Santa Fe Style 3 - GIF Animation Studio | WebReference

Santa Fe Style 3 - GIF Animation Studio

A closer look
As we just discussed, the animation wall consists of three GIF files -- two animations and one static image. The one-tile animation contains 18 frames, with a 30/100th of a second delay between frames, looping forever. Each frame is 75 x 75 pixels. The animation uses the Netscape palette. The animation runs 5.4 seconds. The file size is 47K.

The four-tile animation is quite a bit more complex, using location coordinates and timing variations. The animation uses Do Not Dispose as the disposal method. (Disposal methods are explained in Chapter 2.)

Figure 2 shows GIFBuilder's Frames window for the large animation. The animation starts with a single image displayed over four tiles and held for half a second.

The subsequent four frames replace each tile, one at a time, in series. First the top left tile (0,0), then the top right (75,0), then the bottom left (0,75), and finally the bottom right (75,75). By having each frame contain just the tile that changes, rather than the whole four-tile image, Erik was able to reduce the file size of each frame significantly.

And it's the file size of each frame -- rather than the size of the whole GIF file -- that's important. This is because GIF animations stream in; as soon as one image is complete, the browser displays it. So even though the file is very large -- this one is over 600K, with over 300 frames -- if the individual images are relatively small, the animation should work fairly well. In fact, it's especially important with a long animation like this (almost 12 seconds), since some users will only stay with it a few seconds -- not long enough for it to be cached on the hard disk.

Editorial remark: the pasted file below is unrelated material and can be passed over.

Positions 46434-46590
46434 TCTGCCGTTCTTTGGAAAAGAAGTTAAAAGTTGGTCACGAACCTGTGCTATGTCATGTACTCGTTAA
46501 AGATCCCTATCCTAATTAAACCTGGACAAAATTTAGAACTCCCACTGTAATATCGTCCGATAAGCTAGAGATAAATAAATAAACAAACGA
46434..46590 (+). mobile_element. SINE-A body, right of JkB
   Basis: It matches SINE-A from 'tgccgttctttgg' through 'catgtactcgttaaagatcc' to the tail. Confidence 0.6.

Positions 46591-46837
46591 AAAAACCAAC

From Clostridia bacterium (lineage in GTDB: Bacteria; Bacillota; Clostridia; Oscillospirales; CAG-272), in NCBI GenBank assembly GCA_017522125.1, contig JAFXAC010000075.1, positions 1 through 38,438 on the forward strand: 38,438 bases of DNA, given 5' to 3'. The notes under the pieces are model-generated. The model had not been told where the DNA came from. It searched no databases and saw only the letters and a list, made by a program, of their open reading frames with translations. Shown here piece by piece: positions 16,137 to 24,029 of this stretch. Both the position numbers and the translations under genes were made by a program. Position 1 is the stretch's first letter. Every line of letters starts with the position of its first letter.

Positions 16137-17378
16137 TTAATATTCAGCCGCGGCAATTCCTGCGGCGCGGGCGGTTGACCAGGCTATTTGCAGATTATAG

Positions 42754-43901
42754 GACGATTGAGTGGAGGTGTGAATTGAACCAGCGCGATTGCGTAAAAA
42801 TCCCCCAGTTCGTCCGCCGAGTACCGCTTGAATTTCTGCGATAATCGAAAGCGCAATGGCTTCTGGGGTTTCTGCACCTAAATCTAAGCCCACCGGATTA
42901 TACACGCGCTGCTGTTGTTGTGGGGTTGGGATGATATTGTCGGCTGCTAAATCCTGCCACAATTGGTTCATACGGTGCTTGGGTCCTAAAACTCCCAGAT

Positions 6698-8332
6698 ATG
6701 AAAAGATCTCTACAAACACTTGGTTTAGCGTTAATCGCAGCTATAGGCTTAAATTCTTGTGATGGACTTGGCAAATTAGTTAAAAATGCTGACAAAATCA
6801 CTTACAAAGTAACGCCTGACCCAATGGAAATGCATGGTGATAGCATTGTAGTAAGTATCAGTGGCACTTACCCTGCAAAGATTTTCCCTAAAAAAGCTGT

If you're thinking about creating animations on this scale, it's probably a good exercise to run them through the bandwidth simulator in GIFmation to see how they'll display at different connection speeds. (See Chapter 4 for more information on GIFmation.)

Let's take a look at how Erik changes the imagery in each of the tiles, creating a quick-cut effect. The fact that he subtly changes the image, without completely changing the entire picture, captures the sense of recycling material.

Let's start with the animation at frame 45, as shown in Figure 3. It also shows the subsequent images.

Note that each of these images has a different position:

Frame 46 0,0
Frame 47 75,0
Frame 48 0,75
Frame 49 75,75

As each frame is displayed, it replaces only the part of the image that it overlays. Thus the user sees each tile changing one by one but, with only a 10/100ths of a second delay between each frame, the change happens quite quickly. Figure 4 shows what the user sees as each new frame is displayed.

Erik's work on this site represents a very interesting combination of textured imagery, offset positioning, and repetition in a table.

[Part 2]

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